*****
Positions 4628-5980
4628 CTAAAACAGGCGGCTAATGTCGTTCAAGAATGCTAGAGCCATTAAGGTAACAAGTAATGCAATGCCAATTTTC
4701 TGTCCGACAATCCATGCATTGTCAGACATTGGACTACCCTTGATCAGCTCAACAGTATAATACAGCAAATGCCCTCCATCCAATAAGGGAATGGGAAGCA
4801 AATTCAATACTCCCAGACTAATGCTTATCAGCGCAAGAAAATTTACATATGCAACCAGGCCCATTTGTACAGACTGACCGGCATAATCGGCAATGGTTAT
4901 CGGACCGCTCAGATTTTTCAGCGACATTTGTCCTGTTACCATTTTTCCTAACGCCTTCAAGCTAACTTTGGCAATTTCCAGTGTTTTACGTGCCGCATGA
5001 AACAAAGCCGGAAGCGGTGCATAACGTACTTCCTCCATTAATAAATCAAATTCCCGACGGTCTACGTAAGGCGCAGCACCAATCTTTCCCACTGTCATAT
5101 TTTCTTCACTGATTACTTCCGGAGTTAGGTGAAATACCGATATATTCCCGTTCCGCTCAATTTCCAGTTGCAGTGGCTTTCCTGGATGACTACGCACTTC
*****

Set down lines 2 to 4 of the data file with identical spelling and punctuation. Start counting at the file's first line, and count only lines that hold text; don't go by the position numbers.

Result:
4628 CTAAAACAGGCGGCTAATGTCGTTCAAGAATGCTAGAGCCATTAAGGTAACAAGTAATGCAATGCCAATTTTC
4701 TGTCCGACAATCCATGCATTGTCAGACATTGGACTACCCTTGATCAGCTCAACAGTATAATACAGCAAATGCCCTCCATCCAATAAGGGAATGGGAAGCA
4801 AATTCAATACTCCCAGACTAATGCTTATCAGCGCAAGAAAATTTACATATGCAACCAGGCCCATTTGTACAGACTGACCGGCATAATCGGCAATGGTTAT